While the underworld in Rosario, Argentina, is dominated by large criminal groups like the Monos, a lower-profile group carved out a profitable land-grabbing scheme in the city over several years.
The case of a group, known as the Colorados, is a strong example of this. On June 25, three members of the Colorados were charged for operating a long-running property theft scheme in the city.
They were arrested after a lengthy investigation into the group’s forceful seizures of homes and land in Nuevo Alberdi, a district within the central city of Rosario, as well as ties to the local police force.
In order to seize properties, the group reportedly first sent intimidating messages to those living on plots they had targeted. Then, members of the Colorados would try to force people to flee by opening fire or throwing Molotov cocktails at the houses. Once residents had fled, they moved in. The group then illegally rented out or sold the properties, or even turned them into drug trafficking safehouses, Argentine newspaper La Capital reported, citing sources within the investigation.
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While the timeline of the group’s creation is unclear, the Colorados have been known since at least 2015. However, their activities seem to have escalated in recent months, with multiple individuals reporting that their properties in Rosario had been taken over.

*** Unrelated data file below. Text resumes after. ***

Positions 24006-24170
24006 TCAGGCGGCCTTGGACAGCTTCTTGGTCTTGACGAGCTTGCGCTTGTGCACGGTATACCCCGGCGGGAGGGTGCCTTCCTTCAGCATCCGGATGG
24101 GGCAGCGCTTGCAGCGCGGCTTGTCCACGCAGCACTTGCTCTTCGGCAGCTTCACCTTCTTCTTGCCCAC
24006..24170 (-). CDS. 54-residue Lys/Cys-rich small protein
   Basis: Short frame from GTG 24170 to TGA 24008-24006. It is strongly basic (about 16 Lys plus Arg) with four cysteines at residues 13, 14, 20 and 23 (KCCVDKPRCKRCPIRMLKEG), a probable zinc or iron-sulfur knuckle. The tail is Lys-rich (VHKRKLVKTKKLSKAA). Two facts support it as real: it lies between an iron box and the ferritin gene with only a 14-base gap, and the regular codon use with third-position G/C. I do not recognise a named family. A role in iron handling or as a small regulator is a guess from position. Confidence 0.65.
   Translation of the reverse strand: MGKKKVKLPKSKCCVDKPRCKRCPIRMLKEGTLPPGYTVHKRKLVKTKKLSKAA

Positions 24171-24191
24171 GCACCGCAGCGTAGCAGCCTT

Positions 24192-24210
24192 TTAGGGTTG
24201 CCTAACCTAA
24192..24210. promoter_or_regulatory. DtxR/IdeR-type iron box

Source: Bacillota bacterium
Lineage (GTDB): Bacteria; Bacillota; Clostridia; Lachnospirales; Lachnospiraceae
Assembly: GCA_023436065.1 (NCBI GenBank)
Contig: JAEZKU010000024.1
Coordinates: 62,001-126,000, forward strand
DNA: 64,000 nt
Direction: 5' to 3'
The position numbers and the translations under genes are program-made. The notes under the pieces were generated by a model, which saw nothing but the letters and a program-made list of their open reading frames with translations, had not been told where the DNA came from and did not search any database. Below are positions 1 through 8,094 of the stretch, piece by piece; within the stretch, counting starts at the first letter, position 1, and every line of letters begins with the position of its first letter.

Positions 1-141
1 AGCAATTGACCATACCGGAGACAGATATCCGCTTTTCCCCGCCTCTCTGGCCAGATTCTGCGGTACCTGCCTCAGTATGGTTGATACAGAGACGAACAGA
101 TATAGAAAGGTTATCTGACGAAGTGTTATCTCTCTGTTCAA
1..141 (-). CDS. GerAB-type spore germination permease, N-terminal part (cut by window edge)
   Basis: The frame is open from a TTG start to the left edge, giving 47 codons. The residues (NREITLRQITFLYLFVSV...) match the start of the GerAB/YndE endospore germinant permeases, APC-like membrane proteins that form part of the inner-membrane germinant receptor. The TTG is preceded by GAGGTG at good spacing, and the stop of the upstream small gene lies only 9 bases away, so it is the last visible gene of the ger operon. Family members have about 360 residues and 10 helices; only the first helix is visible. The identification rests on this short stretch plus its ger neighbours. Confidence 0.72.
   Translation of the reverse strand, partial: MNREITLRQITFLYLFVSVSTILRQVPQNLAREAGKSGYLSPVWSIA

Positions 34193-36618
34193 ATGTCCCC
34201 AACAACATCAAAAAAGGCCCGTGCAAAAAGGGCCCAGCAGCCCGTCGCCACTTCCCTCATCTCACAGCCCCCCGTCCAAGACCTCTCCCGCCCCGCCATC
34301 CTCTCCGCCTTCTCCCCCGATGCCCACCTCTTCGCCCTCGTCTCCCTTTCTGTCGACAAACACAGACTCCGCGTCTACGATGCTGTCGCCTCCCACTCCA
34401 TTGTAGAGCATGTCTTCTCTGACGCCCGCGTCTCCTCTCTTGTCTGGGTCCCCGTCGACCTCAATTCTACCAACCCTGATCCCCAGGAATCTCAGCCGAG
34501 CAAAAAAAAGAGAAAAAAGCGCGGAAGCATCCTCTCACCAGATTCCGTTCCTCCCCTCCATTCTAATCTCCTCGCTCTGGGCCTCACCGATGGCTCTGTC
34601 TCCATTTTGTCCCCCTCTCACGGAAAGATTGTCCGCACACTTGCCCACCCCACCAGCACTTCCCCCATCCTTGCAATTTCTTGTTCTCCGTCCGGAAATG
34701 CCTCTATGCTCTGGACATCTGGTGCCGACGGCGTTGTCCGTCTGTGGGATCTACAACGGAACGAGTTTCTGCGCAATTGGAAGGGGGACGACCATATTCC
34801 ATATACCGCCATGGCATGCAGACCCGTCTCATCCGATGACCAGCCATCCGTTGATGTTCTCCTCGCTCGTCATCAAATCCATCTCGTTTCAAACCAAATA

Besides the use of certain properties as drug trafficking safehouses, there is no information as to whether the Colorados were involved in other criminal economies.
InSight Crime Analysis
Rosario has a long and complex criminal landscape, mostly dominated by the Monos, a large, family-run criminal gang connected to drug trafficking, murder, child recruitment and corruption. But a focus on a single, larger gang may have allowed smaller groups, with a more focused modus operandi, to operate under the radar.
The relations Rosario’s police maintain with criminal groups may also have helped. In addition to the three arrests within the Colorados, a Nuevo Alberdi police chief was arrested on suspicion of having solicited a bribe of 50,000 Argentine pesos (around $520) to free a member of the Colorados from prison. Rosario police officers have been alleged to turn a blind eye to local drug trafficking in the city and have been found guilty of membership in criminal organizations in the past.
SEE ALSO: Police Corruption Blamed as Bodies Pile Up in Rosario, Argentina
The Colorados may have also benefited from the weakening of the Romero Clan, also based in Rosario, according to police investigators cited by La Capital. While the Romero Clan received significant attention for its clashes with Los Monos for control of microtrafficking in Rosario, the group has also been a rival of the Colorados, carrying out similar land seizure schemes in Nuevo Alberdi, according to El Ciudadano.